Monday, July 28, 2014

Kimi Raikkonen - at crossroads again..

When Kimi Raikkonen left Formula-1 to chase his “interests”, he left a huge void. Not only in Formula-1 circles, but also for millions of fans who tuned into Formula-1 on Saturday’s and Sunday’s. Formula-1 was incomplete with a certain Iceman. Two years after (unsuccessfully) chasing his interests, he decided to make a comeback to Formula-1. And then the void was filled again – by the Iceman himself! He was signed by Lotus GP for 2 seasons (for details, click here). His first season was a hit considering he was making a comeback and his car wasn’t one of the best on the track. His 2nd season was slightly below par, but was also hampered by a minor accident and a subsequent surgery towards the end of the season. During the season, it was announced that Ferrari has decided to sign him back for a 2 year deal and he will partner none other than Fernando Alonso. Elation rose to an all-time high (for details, click here). 

Many, including yours truly, felt this could be the perfect way for Kimi Raikkonen to show the world what he is truly capable of and to finish his career on a high. Unfortunately, that has hardly been the case. After 10 races, he has scored a meager 27 points and that too in a Ferrari. Which is even worse when we compare his points tally to that of Fernando Alonso (115 points). So, it’s pretty obvious that Ferrari isn’t as bad as depicted by Raikkonen’s results. Something is terribly amiss. If you are a Raikkonen fan, you know he is capable of bringing out the best out any car he drives. He did that with Sauber in his debut season, did it again with Lotus during his return season. There are numerous occasions when he started at the back of the grid and ran away with a podium finish. Then why a sudden drop in form?

Facts this season – 11 races have been completed this season. Raikkonen’s best finishing position on the grid is 6th, achieved in recently concluded Hungarian GP. He has finished 4 races outside of point-scoring position. That’s 36% of the times this season – quite alarming by Kimi Raikkonen standards. Last time Kimi Raikkonen had achieved pole position in qualifying was way back in 2008 in France during his first stint with Ferrari. You may argue Red Bull had dominated Formula-1 for 3 seasons and Mercedes are dominating F1 this season which leaves teams like Ferrari to fight for remaining positions on the grid. Fair argument. But still doesn’t justify Raikkonen’s credentials.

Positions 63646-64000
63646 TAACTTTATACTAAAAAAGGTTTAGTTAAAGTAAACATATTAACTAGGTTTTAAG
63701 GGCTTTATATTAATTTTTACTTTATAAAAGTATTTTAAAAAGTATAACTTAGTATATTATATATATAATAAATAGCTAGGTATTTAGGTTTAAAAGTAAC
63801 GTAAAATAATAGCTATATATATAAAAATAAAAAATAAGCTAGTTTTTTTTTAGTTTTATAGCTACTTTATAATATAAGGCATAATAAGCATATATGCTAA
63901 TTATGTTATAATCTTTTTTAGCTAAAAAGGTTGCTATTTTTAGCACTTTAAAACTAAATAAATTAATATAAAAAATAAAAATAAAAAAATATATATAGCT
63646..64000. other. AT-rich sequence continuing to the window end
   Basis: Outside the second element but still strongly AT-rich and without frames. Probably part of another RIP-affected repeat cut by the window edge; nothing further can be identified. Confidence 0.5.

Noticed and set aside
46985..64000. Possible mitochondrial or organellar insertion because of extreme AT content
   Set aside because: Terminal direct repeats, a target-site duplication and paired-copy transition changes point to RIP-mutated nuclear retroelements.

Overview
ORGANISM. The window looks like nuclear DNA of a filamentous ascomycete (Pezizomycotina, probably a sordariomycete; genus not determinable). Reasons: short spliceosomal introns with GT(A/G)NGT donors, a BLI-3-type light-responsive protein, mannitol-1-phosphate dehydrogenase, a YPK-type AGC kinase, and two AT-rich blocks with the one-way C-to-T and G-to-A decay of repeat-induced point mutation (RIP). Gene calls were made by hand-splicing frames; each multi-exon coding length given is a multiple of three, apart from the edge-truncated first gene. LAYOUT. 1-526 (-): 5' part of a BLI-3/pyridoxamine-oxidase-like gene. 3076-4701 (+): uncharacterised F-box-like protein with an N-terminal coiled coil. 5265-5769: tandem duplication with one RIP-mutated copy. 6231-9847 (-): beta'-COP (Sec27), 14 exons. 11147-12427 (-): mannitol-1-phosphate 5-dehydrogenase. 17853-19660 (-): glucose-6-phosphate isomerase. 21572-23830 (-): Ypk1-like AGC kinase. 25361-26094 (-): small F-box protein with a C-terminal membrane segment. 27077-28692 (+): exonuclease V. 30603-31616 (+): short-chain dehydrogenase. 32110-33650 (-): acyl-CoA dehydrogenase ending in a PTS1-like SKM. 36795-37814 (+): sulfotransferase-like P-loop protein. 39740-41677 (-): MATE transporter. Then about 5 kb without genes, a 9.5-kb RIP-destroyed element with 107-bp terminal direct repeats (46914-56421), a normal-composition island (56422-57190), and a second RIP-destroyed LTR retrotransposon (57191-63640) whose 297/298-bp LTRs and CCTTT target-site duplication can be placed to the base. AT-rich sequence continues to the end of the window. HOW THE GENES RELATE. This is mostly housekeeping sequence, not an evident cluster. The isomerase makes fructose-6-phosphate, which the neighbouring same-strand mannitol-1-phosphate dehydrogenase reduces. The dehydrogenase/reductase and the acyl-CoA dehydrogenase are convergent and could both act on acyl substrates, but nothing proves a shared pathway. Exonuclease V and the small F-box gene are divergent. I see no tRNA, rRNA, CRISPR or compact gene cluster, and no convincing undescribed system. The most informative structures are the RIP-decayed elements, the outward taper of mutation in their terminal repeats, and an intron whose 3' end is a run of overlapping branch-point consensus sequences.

Before blaming Kimi Raikkonen for lack of performance, we need to see the season in its entirety. Let’s admit it, Ferrari has not been competitive at all this season as far as winning is concerned. Mercedes are miles ahead of everyone. Mercedes winning the constructors is almost a foregone conclusion. Even the driver’s championship is now a 2 horse race, between two Mercedes drivers. Rest are playing for 3rd place now. However, that’s where Alonso is, fighting for the 3rd spot. The point difference between Alonso and Raikkonen shows there’s more to the lack of form that just the car setup. Raikkonen has just not been able to get hold of his Ferrari. The car setup doesn’t feel the same for him. But poor strategic decisions taken by the Ferrari management during the qualifying / race has contributed significantly. Raikkonen, who’s usually quiet, has been very vocal this season about the lack of progress in his car and a need for changes within Ferrari. Alonso himself agreed it’s not a car capable of winning – something that you don’t always expect from a Ferrari.

Another point to note here is the advancements in technology and drastic rule changes in F1. When Kimi Raikkonen raced for McLaren back in the days, it was more about raw driving than better technology in the car. Now it’s more about better technology than having a better car (case in point – with due respects to Daniel Ricciardo, he is driving Red Bull better than the defending champion Vettel). With introduction of DRS, it’s relatively easier to overtake a car in front of you than it was few seasons ago. Don’t get me wrong, DRS enables overtaking which makes F1 races exciting. But I’d rather prefer a one-one contest between two drivers with no one having an undue advantage.

Raikkonen admitted that driving this season has not be a fun experience. Kimi, watching you drive hasn’t been fun either. If these are the signs we are supposed to read, then please understand that you are now at the cross-roads. If you feel the next season will be more or less the same, then you need to make a tough decision. A decision, perhaps, to leave F1 for good and move onto other areas of your interest. This is nothing new for you. You have already done it before. Kimi Raikkonen surely knows what he is doing (link). Personally, I won’t be surprised if he decides to quit F1. A void will still be created, but this time his fans will rather live with it than watch his fall for another season.

The next few races will surely clear the air. As a fan, I hope Kimi Raikkonen stays competitive for more years to come.

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